Mt. Baker-Snoqualmie National Forestwrite a review Chinook Pass Hwy.
Enumclaw, WA 98022
GPS: 47.0683, -121.5772
|Last Price Paid:||$20|
|Number of Sites:||45|
Nathan @ Wand'rly would stay here again
“Tragedy made enjoying this park difficult...”
Reviewed Aug 03, 2015
We were cheating on our spot over at La Wis Wis as the Lady and I snuck away from the rest of the family to spend a night with some friends from Seattle. We'd initially hoped to stay in White River, but showing up on a Saturday is like trying to eat bacon with invisible chop sticks, so we hiked around awhile and started heading north in search of some national forest.
It took us three or four campgrounds before we found the last spot at Dalles. In a previous review of La Wis Wis, I spoke of big old growth trees. That is nothing compared to this place. Nearly every Douglas-fir here is a few hundred years old.
The highway runs very near the non-river spots, which were--as usual--the best, but aside from the noise of everyone racing back and forth from civilization to Mt. Rainier, this place would be a real winner.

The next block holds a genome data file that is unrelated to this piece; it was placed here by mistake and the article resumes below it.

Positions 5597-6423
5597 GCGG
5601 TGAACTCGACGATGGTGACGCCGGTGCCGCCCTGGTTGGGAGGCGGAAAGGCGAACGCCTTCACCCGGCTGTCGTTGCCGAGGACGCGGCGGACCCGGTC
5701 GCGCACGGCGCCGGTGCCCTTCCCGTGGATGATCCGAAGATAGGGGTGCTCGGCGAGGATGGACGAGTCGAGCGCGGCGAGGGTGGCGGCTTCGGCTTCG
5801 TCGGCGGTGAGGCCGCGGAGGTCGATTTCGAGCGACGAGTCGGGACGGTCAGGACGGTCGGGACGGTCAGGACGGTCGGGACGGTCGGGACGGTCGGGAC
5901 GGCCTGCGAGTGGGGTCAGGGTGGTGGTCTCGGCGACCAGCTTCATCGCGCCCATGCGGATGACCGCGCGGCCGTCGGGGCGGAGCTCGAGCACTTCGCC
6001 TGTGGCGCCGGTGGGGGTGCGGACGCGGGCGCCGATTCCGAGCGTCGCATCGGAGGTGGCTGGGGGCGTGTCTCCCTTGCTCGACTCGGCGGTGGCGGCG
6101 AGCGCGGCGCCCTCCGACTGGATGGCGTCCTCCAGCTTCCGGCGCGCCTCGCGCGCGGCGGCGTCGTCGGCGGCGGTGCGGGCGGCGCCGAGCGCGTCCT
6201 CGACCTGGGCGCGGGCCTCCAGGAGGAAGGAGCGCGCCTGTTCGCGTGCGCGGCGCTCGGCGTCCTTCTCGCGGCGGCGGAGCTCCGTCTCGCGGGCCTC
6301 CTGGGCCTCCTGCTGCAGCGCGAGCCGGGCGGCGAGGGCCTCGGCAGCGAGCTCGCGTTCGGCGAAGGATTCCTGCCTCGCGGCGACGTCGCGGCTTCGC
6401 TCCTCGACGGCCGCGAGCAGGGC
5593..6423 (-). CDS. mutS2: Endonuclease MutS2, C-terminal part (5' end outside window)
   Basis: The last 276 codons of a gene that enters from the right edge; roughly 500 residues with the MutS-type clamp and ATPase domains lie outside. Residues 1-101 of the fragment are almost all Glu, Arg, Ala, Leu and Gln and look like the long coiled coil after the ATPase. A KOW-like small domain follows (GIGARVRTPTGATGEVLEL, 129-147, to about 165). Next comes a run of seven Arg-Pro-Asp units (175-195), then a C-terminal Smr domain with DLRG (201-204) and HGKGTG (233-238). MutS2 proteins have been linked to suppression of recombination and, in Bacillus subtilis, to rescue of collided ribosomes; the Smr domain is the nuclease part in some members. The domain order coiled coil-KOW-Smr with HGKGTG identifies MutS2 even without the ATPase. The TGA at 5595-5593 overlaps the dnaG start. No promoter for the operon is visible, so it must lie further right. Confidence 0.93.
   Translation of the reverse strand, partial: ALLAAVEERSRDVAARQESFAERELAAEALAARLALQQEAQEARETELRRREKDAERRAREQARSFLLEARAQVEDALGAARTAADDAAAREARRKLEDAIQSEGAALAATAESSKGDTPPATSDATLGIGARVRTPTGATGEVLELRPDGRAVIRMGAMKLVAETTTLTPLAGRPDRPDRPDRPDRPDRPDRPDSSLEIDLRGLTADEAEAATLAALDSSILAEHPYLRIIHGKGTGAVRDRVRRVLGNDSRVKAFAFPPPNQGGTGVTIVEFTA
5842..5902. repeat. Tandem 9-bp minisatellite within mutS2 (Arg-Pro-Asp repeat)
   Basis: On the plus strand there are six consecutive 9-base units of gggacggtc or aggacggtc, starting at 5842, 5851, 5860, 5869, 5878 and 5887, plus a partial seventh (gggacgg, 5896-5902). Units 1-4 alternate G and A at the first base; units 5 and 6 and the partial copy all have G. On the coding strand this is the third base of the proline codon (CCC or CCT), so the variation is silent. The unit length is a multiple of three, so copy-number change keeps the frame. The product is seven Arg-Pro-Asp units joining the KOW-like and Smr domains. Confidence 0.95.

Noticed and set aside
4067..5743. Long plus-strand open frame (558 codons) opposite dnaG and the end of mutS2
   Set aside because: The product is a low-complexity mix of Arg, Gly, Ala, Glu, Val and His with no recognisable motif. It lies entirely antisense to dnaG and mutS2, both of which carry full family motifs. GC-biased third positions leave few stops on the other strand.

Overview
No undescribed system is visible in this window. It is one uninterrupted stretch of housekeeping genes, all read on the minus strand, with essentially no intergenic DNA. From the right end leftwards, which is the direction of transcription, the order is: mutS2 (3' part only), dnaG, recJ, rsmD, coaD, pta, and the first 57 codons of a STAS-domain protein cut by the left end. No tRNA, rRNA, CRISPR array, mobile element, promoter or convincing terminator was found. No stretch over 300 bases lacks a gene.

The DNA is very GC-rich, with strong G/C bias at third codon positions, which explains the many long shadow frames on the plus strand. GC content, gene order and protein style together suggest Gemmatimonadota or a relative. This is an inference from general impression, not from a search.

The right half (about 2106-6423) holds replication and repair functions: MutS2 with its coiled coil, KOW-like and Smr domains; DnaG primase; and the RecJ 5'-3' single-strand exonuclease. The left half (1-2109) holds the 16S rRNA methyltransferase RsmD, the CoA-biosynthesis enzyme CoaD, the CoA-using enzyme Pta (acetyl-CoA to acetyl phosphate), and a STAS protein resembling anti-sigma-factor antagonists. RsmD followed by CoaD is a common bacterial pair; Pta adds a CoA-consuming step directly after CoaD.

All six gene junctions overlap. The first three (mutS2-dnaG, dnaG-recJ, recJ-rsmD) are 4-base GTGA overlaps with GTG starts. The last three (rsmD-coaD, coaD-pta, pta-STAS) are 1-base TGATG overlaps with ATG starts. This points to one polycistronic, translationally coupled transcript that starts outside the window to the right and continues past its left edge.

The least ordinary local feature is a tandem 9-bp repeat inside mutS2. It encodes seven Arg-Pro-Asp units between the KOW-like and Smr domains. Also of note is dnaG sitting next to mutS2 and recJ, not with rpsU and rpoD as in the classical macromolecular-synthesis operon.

Take a few beers or a picnic down to the water and watch the sun set over the White River, or just marvel at the size of the trees as you toss a frisbee around, whatever you want to do man, it's your weekend.
As you enter the park there's a sign for a 9.5' diameter Doug-fir. A 1,000 year old tree.
We were all eager to check it out...and then sadder than a kitten with no tail to see that it had been felled.
Some human, some forest service manager who decided that it would be better to cut down something that had survived fire and logging and wind for a century than to simply close a couple of campsites, well, he won out the day in destroying one of the few remaining trees of this size and age. I'm sure he thought it was for a good reason. Keeping people safe. Keeping the campground open.
Whatever the thought process, it's a true tragedy and I would rather see a few families find another place to camp than to have put this tree to the ground just so we could score the last spot on a Saturday.
If you don't care as much about such things, though, you may find it incredibly enjoyable, particularly if none of Mt. Rainier proper is available.
No service here, either, FYI.
This review is the opinion of a Campendium member and not of Campendium.com
A naturalist was standing just outside of the fence surrounding the Big Tree, an ancient, massive Ponderosa Pine near La Pine Oregon, when a tourist approached him. “Th...
- dry camping
- picnic area
- recreation trail
- water access
- fire ring
- picnic table
- restrooms: vault
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